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Cancun: Activists take their protest underwater

Cancun: Activists take their protest underwater

The climate talks will continue till December 10, seek a pack of measures to help the poor adapt to climate change.

Cancun: Activists took to the streets of Cancun vandalizing fast food restaurants and throwing muck in the streets. Activists from around the world have been gathering in Cancun to urge governments to take action against global warming.

Some activists even went under water to register their protest alongside 400 life-sized statues to highlight the danger posed by rising sea levels. The climate talks will continue till December 10, seek a pack of measures including ways to share clean technology, protect tropical forests that store carbon and help the poor adapt to the impact of climate change.

Activists staged an unusual protest at an underwater museum in Mexico's Caribbean Sea to demand action from UN climate talks on Sunday as talks entered their second week.

Young activists, dressed in every day clothes, dived among 400 life-size casts submerged off the resort of Cancun at a "Subaquatic Museum."

The activisits from Mexico, China, Costa Rica, Dominican Republic, US, Vietnam and the Philippines dressed in suits, jeans and dresses to show the threat posed by rising sea levels.

A spokesperson from 350.org, Vanessa Dalmau, said art could convey the message better than science.

"Back home in Dominican Republic we're facing this threat directly, our beach is already eroding, so many people are going to be affected and I think art conveys a message differently than science does," she said.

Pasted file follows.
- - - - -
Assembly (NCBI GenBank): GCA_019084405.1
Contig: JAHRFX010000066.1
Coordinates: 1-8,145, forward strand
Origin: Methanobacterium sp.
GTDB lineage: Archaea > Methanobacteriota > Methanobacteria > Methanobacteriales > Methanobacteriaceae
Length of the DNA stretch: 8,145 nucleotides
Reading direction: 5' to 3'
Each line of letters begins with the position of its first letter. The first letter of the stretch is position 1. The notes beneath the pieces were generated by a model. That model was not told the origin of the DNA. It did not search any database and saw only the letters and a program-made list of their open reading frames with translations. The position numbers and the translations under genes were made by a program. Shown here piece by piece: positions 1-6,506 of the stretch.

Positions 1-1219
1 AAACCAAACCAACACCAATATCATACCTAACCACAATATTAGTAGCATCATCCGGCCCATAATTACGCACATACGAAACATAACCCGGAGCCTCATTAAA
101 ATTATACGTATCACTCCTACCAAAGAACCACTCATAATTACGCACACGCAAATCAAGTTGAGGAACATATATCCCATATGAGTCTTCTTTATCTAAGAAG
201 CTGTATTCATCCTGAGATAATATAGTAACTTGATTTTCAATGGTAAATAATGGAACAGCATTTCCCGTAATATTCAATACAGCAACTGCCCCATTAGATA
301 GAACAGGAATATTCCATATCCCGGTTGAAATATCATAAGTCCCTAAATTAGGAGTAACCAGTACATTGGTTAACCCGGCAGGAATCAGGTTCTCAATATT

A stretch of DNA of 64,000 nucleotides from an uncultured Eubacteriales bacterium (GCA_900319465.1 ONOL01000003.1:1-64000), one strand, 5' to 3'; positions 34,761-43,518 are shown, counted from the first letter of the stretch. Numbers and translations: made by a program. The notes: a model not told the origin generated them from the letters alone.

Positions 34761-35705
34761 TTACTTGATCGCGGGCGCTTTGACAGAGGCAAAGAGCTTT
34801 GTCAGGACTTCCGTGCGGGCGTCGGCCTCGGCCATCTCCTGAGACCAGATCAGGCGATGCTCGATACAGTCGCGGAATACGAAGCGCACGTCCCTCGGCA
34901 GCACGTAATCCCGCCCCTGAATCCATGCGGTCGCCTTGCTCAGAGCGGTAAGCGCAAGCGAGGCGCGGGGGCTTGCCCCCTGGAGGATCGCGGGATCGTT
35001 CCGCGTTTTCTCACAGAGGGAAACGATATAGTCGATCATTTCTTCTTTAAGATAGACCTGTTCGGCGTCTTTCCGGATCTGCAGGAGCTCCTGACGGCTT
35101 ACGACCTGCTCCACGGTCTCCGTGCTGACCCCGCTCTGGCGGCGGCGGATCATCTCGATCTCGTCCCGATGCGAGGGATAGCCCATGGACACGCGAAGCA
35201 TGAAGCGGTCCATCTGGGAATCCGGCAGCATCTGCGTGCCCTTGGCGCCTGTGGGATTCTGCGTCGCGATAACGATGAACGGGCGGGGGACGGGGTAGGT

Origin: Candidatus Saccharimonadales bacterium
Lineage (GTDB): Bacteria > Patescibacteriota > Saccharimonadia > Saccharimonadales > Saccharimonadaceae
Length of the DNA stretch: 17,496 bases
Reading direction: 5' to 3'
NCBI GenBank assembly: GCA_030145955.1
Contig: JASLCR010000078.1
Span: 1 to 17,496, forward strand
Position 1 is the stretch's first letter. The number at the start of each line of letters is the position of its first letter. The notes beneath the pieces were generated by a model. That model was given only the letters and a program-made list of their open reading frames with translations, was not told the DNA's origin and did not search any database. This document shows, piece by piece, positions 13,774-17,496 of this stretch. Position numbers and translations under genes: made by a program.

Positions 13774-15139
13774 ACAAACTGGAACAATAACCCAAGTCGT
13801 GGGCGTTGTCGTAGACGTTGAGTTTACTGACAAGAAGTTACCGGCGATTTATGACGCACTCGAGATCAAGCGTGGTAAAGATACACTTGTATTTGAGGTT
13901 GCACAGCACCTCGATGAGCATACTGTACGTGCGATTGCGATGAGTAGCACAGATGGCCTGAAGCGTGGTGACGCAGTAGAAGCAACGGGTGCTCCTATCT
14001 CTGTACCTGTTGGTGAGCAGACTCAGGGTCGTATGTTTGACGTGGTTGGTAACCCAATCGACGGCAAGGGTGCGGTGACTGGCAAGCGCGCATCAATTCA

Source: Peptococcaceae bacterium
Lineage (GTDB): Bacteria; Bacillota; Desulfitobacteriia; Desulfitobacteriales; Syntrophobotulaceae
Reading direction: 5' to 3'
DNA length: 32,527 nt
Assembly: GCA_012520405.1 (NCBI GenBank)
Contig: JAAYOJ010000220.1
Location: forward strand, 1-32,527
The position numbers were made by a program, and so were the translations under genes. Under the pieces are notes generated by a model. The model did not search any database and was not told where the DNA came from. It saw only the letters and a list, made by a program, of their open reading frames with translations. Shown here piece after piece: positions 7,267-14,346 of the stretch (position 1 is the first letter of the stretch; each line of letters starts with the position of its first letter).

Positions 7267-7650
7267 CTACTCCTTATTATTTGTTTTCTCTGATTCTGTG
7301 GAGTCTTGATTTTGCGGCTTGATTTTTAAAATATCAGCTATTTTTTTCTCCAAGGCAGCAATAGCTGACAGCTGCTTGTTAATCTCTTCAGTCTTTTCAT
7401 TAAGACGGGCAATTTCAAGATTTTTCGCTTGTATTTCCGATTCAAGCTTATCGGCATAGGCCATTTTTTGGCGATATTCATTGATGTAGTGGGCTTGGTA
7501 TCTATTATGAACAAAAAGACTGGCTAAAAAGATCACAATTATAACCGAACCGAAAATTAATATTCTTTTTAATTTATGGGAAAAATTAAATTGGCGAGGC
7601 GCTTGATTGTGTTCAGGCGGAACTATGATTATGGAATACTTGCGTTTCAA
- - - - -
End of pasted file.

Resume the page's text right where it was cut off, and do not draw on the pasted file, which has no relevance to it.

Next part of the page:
Brady Bradshaw, from the Greenpeace US student network, said the protest was to show the dangers posed by rising sea levels. "When diving with these statues that were built to live underwater, to highlight the fact that real people can't live underwater yet 100 million people are more threatened by sea-level rise and governments in Cancun must make the right choices to protect the climate and protect ourselves."

The November 29 to December 10 climate talks seek a package of measures including a new fund to channel aid to developing nations as well as ways to share clean technology, protect tropical forests that store carbon and help the poor adapt to the impact of climate change.

A treaty is out of reach after a 2009 summit in Copenhagen Summit fell short of a legally binding deal to avert what UN climate experts say will be droughts, floods, heatwaves and rising sea levels caused by a build-up of greenhouse gases.
first published:December 07, 2010, 19:33 IST